Nowhere is the market failure to match up employers with highly motivated but poorly educated youth more grievous than in the developing world. Nonprofits, whose founders often have their roots in the private sector, have sprung up to offer a similarly targeted training to underprivileged youth, steering them to and training them for jobs that exist and placing them. For example, Harambee Youth Employment Accelerator is a South African demand-driven training provider that connects employers looking for entry-level talent to young, high-potential work-seekers who are currently locked out of the formal economy.
Working with over 300 employers, their partnerships seek to understand the competencies required (often challenging existing requirements that may be exclusionary), then recruit candidates where existing corporate recruitment networks do not reach, assess their competencies and match them to jobs where they are most likely to succeed. Jointly with employers, they develop custom solutions in the retail, hospitality, financial services, business process outsourcing, and technical sectors.
“We have discovered that working with strong brands as early adopters can change employer practices across entire sectors, leading to even more businesses willing to try something new,” said Harambee’s CEO Maryana Iskander.
Harambee has learned that its employer partnerships extend to advising on retention techniques, such as paying a month’s wages up front so the young person has money to pay for transportation and not end up indebted to money lenders or end up in other risky situations simply to be able to afford the transport to get to their job.
Demand-driven training in developed economies
But just as in sub-Saharan Africa, there is a need for demand-driven training in developed economies. U.S. demand-driven training NGOYear Up is a pace-setter in the US and offers a model that demand-driven training initiatives in developing countries model aspects of their programs on. They offer us a vision of what long-term marriage with a private sector partner looks like: For more than a decade Year Up has been working with Boston’s State Street Corp. To date training 700 young people from economically disadvantaged backgrounds, the vast majority of whom as fund accounting interns and all but 100 of them becoming full-time hires who, on average, stay with the company three to four times longer than the local college graduates who had previously held down those jobs.
What did it take to achieve this? Joint design. Year Up’s sales and program teams worked with State Street's talent acquisition team to identify the competencies needed for these entry-level positions, and then designed a curriculum that would develop those competencies ensure that the young adults get the relevant training to earn an entry-level job, and also get the support needed to combine work and postsecondary education both during training and, if they are hired, as an employee.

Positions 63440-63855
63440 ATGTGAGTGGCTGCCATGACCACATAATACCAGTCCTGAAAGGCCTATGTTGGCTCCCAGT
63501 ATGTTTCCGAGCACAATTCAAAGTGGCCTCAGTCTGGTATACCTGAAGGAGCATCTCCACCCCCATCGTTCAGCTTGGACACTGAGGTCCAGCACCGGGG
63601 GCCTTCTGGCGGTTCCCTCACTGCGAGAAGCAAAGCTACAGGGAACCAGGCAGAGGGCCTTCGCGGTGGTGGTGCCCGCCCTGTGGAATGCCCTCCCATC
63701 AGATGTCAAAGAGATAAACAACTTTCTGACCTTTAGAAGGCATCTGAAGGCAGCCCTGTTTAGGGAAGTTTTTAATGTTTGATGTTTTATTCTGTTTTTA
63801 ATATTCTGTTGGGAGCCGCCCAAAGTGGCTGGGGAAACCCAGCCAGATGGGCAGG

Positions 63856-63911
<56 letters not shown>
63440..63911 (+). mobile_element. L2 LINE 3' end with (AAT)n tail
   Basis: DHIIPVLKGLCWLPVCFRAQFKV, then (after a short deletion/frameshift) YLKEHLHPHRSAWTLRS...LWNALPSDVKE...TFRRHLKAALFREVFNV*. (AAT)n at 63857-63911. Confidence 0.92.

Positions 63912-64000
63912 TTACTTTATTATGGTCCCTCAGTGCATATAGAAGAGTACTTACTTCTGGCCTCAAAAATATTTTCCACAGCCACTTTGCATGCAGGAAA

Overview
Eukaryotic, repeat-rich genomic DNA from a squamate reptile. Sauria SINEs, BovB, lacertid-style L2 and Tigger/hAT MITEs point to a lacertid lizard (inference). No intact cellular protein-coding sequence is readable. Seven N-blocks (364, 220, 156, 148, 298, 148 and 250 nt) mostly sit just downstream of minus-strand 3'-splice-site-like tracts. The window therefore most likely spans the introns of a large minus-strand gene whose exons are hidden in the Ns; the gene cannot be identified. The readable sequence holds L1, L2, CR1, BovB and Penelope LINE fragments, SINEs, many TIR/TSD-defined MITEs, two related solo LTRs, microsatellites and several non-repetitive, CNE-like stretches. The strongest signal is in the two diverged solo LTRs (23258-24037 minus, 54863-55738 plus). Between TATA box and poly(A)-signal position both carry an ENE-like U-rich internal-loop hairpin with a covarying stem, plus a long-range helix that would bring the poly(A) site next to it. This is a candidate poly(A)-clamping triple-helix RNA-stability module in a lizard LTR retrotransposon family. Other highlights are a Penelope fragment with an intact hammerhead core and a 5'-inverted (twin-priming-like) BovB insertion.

“We’re an integral part of our corporate partners' talent supply chain and they invest in us because it’s good for their business,” said Gerald Chertavian, founder and CEO of Year Up. The partnership between employer and demand driven skills training organization doesn’t end with the placement. Supervisors of Year Up interns receive a three-day training for effective practices for managing these employees coming from diverse backgrounds.
It’s not easy to find corporate partners ready to offer this level of commitment. “You have to kiss a lot of frogs to find a prince,” said Branka Minic, founder of Future Work Consulting. When it comes to investing in partnerships for demand-driven training, we can’t afford not to. A South African study shows that a young person who can keep their first job for 12 months has a greater chance of staying employed for a lifetime. According to recent estimates, in the U.S each young adult who is out of work and out of school represents a cost to taxpayers of approximately $14,000 per year — and up to $34,000 per year of total social costs.
What’s the sustainability outlook for demand-drive training? Employers will stay engaged if they are provided with qualified job candidates on a sustainable basis and cost per hire is lower than they what are paying without these partnerships; if the training and educational institutions can have success in job placements they will continue to be attractive to young people and their families; and if governments can see youth unemployment numbers go down and productivity of the economy go up they have incentives to continue to invest in these programs.
Government, with urging from other stakeholders and in close partnership with employers, may also be stimulated to pivot some of their educational resources toward models that lead to career pathways for their youth populations. A crux question is, can government maintain a long-term marriage with employers? There’s a compelling case for them to pursue these relationships in pursuit of the Sustainable Development Goals.
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Fiona M. Macaulay has 20 years of international experience developing and documenting best practices in economic and social inclusion initiatives. She co-creates strategies that knit together the ecosystem of youth development stakeholders, including fostering closer working relationships with the private sector to benefit from their intellectual capital. She is a sought after speaker on critical trends in the youth economic development sector as well as women's entrepreneurship and what it takes to grow a social enterprise.